Scott Nicolay

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Stories from the Borderland #17: “Hippie Hat Brain Parasite” by William Gibson

“I’d called my slab ‘science fiction,’ but the art I’d cultivate would be the art of interstice, burrowing from surface to previously unconnected surface, through the waiting wealth of weirdness I sensed between those surfaces.”
—William Gibson, blog post Jan. 8, 2003

With special thanks to Edward Austin Hall, Marc Laidlaw, and especially Lewis Shiner for their invaluable support and assistance…

By now it should be obvious to readers of this series that science fiction is a virtual cornucopia of only loosely camouflaged great Weird Fiction. Without its own literary ecosystem to occupy during the previous century, The Weird quietly, patiently extended its mycelia beneath the leaf-littered forest floors of science fiction, fantasy, and mainstream modes alike, infiltrating their various oΐkoi with utter disregard for critical taxonomy. Now that its fruiting bodies are bursting forth all around us in a Weird Renaissance, we can finally take some measure of its full expanse. Here at Stories from the Borderland we specialize in spotting and plotting those loci where weirdness has long since spread beneath the surface, and we work like tireless truffle pigs, snuffling up the treasures we deliver you on our finest silver serving ware. This week’s fungal entrée comes your way with a side of brains. Continue reading


Stories from the Borderland #16: “The Bunyip” by Rosa Praed

A mysterious resident of Manitoba named John E. Wall coined the term “cryptid” in a 1983 letter to the newsletter of the now-defunct International Society of Cryptozoology. Credit for the coinage of “cryptozoology” goes to either Ivan T. Sanderson, Bernard T. Heuvelmans, or Lucien Blancou. Though the word’s exact origins are appropriately unclear, it definitely appeared in print by 1959. The first usage of “weird” in the literary sense now familiar to us belongs either to Sheridan LeFanu in the late nineteenth century or H.P. Lovecraft in the early twentieth. Cryptids and cryptozoology however, have been fixtures of Weird Fiction since long before popular culture cemented any of these terms in their current forms and denotations.1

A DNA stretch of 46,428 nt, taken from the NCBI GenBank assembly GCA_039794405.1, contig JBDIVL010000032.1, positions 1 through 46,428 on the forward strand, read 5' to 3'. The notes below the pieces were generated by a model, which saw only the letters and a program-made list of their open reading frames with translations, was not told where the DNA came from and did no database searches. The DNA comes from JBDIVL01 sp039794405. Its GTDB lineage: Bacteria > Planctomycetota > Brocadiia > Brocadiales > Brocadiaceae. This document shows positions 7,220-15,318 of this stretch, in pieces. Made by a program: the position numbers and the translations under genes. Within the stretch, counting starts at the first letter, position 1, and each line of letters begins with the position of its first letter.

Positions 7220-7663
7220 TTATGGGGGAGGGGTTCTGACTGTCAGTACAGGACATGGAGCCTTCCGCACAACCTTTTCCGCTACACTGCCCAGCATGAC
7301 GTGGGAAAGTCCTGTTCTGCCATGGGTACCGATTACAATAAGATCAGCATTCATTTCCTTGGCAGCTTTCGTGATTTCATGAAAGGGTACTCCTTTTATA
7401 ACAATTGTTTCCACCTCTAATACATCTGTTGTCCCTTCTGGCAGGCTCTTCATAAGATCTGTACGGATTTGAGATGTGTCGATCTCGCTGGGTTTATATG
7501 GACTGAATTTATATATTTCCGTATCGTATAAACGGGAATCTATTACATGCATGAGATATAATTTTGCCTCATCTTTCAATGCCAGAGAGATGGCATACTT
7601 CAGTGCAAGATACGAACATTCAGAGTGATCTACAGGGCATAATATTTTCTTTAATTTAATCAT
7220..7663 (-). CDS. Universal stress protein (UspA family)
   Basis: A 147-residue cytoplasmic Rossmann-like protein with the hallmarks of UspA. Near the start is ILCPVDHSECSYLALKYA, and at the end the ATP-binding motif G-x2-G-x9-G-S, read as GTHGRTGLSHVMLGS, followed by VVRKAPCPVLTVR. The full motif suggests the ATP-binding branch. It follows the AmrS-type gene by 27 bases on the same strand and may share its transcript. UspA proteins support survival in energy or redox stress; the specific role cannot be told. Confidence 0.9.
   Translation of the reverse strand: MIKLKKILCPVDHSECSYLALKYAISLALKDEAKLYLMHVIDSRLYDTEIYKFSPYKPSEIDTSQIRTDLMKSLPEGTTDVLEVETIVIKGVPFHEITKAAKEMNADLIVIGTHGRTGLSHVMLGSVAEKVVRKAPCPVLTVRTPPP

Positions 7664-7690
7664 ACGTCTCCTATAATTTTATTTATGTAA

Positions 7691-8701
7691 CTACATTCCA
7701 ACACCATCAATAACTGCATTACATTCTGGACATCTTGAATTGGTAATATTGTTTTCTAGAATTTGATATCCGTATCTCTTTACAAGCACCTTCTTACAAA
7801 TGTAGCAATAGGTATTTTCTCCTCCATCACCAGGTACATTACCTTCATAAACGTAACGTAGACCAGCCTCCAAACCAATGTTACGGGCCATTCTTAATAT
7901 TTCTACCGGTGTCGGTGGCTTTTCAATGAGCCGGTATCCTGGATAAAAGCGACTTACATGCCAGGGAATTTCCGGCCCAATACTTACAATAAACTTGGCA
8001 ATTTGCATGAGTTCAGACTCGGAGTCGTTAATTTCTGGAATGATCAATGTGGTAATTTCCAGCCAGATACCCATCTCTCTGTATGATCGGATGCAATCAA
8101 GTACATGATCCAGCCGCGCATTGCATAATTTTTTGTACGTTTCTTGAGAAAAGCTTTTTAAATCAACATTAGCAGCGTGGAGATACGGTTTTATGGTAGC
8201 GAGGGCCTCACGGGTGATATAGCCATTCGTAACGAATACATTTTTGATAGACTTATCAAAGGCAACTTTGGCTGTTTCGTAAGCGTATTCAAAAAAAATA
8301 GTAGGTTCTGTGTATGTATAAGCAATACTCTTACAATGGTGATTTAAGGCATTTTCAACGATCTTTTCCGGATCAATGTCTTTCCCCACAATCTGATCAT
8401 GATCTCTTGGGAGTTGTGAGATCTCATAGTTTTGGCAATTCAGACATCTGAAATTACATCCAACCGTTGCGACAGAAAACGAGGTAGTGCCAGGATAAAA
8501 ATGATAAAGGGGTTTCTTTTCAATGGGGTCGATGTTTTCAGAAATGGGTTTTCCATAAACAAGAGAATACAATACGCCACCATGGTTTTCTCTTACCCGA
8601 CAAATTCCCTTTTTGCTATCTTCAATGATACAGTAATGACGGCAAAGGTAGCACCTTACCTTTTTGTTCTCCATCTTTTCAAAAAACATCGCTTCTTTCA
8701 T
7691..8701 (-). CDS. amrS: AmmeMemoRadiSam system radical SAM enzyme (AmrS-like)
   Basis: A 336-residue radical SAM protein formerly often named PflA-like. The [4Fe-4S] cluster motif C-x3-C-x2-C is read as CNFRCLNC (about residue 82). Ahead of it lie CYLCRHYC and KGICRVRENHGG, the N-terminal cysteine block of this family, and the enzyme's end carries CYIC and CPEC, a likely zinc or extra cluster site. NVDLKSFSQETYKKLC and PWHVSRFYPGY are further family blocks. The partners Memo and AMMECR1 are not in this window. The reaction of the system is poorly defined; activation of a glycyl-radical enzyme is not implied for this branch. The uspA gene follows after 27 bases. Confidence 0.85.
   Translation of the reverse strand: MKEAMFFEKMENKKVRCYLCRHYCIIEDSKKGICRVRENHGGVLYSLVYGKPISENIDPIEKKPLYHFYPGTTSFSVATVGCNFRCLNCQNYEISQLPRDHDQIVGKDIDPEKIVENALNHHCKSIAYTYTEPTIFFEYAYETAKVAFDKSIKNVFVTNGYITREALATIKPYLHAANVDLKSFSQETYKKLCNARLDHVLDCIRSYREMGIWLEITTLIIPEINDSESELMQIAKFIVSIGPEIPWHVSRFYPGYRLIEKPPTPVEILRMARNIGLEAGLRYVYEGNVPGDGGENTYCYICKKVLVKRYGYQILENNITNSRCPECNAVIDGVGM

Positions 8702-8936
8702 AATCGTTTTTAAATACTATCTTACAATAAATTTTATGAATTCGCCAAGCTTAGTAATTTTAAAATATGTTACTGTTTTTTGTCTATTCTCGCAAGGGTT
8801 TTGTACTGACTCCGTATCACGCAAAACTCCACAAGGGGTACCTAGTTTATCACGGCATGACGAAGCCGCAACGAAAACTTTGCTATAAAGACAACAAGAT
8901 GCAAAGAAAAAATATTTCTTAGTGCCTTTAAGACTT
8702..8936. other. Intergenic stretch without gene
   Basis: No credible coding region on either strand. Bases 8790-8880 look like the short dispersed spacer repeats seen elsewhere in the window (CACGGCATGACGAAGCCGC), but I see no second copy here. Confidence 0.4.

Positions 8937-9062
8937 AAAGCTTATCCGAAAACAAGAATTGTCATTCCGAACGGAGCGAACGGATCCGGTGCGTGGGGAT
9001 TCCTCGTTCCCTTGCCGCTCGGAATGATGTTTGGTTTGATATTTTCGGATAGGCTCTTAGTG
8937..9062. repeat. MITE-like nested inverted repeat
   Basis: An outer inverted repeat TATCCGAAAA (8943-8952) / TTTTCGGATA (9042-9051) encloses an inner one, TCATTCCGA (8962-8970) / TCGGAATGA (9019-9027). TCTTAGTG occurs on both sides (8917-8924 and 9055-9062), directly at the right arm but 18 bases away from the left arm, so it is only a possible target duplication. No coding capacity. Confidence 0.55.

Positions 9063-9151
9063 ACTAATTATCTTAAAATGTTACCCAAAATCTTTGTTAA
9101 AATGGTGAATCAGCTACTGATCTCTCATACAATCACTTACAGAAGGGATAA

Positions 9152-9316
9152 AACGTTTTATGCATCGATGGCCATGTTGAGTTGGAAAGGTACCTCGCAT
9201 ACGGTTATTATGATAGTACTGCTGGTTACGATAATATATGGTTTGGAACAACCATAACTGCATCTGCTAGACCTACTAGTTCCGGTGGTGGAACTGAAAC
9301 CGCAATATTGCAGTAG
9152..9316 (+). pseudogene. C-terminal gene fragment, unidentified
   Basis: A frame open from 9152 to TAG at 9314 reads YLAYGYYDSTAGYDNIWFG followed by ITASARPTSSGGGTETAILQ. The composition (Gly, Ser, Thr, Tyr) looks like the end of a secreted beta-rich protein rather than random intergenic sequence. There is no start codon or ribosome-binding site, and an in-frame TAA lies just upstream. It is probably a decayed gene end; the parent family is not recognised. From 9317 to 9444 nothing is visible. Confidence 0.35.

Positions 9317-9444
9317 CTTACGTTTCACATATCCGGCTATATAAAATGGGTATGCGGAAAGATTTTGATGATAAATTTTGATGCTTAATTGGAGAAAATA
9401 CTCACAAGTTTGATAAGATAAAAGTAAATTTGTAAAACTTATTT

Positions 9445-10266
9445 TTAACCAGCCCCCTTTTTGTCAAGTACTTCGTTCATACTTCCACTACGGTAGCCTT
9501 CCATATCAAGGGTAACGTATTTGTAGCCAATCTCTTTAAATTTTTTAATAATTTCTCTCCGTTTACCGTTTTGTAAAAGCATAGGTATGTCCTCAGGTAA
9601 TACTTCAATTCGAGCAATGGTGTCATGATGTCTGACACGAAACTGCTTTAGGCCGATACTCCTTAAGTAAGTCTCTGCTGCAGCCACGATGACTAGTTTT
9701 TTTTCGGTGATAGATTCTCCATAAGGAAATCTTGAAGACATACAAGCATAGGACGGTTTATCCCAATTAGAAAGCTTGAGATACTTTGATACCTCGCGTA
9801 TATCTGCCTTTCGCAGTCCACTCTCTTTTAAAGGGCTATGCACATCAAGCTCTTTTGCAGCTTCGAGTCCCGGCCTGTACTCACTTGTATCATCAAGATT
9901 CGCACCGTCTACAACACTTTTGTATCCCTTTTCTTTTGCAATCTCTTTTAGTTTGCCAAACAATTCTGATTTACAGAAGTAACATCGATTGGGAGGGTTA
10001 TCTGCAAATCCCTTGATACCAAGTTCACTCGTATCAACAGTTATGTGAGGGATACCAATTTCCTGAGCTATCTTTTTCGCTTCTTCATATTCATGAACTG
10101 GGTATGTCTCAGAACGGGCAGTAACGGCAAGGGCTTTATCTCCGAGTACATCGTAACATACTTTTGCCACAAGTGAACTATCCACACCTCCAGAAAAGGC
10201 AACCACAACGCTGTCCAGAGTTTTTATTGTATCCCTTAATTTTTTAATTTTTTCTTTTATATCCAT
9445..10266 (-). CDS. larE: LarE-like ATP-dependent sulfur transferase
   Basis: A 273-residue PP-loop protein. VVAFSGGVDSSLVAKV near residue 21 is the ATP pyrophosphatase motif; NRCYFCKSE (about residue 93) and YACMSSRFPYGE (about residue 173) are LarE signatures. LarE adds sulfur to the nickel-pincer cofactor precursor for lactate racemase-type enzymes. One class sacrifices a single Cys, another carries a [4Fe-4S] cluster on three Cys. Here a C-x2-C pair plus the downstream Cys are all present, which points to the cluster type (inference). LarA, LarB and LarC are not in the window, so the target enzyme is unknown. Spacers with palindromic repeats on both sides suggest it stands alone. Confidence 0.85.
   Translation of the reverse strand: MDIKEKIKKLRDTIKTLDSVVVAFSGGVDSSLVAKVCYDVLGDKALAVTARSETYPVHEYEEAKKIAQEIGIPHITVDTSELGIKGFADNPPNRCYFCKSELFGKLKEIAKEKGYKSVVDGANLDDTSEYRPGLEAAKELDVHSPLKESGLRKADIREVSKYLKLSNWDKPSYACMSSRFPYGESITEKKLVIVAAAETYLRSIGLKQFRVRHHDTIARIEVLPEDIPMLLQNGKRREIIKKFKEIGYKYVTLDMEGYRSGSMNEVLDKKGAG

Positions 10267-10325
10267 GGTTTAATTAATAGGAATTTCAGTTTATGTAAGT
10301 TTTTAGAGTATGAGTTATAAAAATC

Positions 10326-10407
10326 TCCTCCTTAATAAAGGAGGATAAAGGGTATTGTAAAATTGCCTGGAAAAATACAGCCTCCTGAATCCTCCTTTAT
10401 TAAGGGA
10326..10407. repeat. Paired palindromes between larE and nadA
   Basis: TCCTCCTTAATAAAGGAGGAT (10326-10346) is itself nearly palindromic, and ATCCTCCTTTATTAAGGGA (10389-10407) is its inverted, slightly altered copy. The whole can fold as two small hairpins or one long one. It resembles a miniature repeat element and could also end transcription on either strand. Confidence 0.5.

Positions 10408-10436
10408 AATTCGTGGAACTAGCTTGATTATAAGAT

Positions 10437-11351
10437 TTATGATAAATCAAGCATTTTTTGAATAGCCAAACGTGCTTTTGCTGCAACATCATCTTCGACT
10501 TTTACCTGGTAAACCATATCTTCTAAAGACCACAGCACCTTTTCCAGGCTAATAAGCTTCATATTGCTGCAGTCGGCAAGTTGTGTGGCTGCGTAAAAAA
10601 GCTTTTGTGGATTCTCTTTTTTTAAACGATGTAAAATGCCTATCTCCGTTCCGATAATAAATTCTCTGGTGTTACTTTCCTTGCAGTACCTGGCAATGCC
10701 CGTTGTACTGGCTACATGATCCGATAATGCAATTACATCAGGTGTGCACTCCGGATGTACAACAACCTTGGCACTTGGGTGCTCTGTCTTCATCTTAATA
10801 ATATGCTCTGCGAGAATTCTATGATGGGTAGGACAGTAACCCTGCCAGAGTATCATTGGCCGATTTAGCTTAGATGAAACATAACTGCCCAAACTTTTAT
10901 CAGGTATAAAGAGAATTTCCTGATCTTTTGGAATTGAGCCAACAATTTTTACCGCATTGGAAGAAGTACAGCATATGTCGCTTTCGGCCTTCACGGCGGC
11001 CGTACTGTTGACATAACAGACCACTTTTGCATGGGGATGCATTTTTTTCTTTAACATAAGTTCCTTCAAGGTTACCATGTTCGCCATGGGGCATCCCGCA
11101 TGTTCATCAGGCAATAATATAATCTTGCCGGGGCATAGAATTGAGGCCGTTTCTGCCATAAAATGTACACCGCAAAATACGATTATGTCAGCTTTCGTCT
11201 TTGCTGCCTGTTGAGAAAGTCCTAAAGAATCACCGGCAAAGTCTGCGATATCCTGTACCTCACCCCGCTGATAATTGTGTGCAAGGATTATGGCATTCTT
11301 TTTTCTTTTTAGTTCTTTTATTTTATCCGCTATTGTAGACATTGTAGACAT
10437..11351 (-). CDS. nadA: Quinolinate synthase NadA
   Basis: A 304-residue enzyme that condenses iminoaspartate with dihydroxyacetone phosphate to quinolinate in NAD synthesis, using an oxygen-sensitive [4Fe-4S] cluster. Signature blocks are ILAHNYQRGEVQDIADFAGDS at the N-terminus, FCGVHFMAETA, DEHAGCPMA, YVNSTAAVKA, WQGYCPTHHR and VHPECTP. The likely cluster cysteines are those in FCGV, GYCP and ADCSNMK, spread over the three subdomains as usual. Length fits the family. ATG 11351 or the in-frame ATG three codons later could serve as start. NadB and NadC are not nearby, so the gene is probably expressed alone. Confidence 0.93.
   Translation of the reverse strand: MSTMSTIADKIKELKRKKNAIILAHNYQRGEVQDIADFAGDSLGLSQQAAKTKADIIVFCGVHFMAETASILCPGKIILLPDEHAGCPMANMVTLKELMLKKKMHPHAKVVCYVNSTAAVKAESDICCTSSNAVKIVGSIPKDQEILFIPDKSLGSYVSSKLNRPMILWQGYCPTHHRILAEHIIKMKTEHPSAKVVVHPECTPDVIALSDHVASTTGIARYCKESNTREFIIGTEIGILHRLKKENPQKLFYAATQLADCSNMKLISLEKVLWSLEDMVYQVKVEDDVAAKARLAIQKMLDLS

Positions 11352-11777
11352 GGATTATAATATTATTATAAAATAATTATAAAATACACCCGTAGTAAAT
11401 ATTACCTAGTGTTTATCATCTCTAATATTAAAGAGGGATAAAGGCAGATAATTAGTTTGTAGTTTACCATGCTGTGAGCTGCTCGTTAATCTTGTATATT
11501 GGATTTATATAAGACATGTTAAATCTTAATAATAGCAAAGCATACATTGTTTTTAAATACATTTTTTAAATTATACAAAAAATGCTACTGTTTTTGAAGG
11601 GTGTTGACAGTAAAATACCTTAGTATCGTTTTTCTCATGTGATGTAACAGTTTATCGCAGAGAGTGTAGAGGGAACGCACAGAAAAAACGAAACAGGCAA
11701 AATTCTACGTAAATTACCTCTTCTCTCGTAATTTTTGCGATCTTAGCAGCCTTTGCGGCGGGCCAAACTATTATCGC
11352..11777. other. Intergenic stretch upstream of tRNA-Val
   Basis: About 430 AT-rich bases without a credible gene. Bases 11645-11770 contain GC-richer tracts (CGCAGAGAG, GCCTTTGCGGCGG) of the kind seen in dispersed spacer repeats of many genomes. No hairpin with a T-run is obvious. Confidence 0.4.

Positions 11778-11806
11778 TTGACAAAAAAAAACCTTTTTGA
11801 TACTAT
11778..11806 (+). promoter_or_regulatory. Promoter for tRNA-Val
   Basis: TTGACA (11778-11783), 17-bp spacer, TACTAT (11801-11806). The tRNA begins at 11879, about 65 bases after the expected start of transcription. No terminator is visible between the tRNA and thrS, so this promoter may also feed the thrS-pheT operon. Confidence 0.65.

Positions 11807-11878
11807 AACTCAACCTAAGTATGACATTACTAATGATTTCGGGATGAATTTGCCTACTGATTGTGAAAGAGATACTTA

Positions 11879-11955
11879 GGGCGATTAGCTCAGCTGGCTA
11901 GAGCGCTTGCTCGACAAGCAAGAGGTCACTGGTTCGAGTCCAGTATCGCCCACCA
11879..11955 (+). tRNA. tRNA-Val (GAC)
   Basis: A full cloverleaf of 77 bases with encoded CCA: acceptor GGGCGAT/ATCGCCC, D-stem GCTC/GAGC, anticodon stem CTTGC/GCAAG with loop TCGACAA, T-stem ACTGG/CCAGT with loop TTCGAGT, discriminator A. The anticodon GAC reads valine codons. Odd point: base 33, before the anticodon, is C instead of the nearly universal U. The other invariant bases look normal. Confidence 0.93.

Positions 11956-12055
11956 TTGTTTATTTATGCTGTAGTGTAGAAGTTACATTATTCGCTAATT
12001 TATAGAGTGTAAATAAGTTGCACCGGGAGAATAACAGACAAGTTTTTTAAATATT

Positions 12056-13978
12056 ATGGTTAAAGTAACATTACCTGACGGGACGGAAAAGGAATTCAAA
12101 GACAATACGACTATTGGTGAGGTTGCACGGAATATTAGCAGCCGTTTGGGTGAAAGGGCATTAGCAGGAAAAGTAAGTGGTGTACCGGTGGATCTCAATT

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Stories from the Borderland #15: “The Inhabitant of the Pond” by Linda Thornton

Michael Bukowski and I began this Third Series of Stories from the Borderland with “The Cactus” by Mildred Johnson, a mysterious author with only two publication credits to her name: the first a great Weird Tale, the second a more conventional ghost story. Now we are ending with “The Inhabitant of the Pond” by Linda Thornton…another mysterious author with only two publication credits to her name: the first a great Weird Tale, the second a more conventional ghost story. Obviously Michael and I were conscious of the parallels when we chose these stories, and should the readiness with which we found two such similar examples lead you to consider what this says about the circumscribed trajectories of female authors in Weird Fiction, the flat circular nature of time, or our esthetics and intentions behind this project, then we encourage you to think with those things. Ces sont bonnes à penser. Continue reading


Stories from the Borderland #14: “Les Xipéhuz” by J.-H. Rosny aîné

First edition of "Les Xipéhuz" published by Albert Savine (1888).

First edition of “Les Xipéhuz” published by Albert Savine (1888).

A horde of conical, unstoppable, and seemingly indestructible antagonists, exterminating all organic life with mysterious heat rays, resisting every attempt at communication and impervious to all conventional weapons everywhere but a single vulnerable point…this is a familiar scenario to most of my readers, n’est-ce pas? Only I am not describing the Daleks. My subject is les Xipéhuz. The Daleks have been around for a long time—they were born the same year as me—but the Xipéhuz have been among us a good deal longer. Continue reading


Stories from the Borderland #13: “Heartburn” by Hortense Calisher

LFNTSTQFMN1977Many are the reason why Great Weird stories fall into the Borderlands…

Some because the memory of their authors faded after death, the obscurity blanketing them compounded by negligent, mismanaged, or utterly nonexistent estates. Others are lost in the shadows that skirt the ruined Tower of Babel, blocked from potential new audiences by the limited permeability between literary traditions in different tongues. Stefan Grabinski for example has only recently become known outside his own language, while Jean Ray appears to surface in English but once every decade or two, only to submerge again quickly before his full extent is ever glimpsed by le monde Anglophone Continue reading


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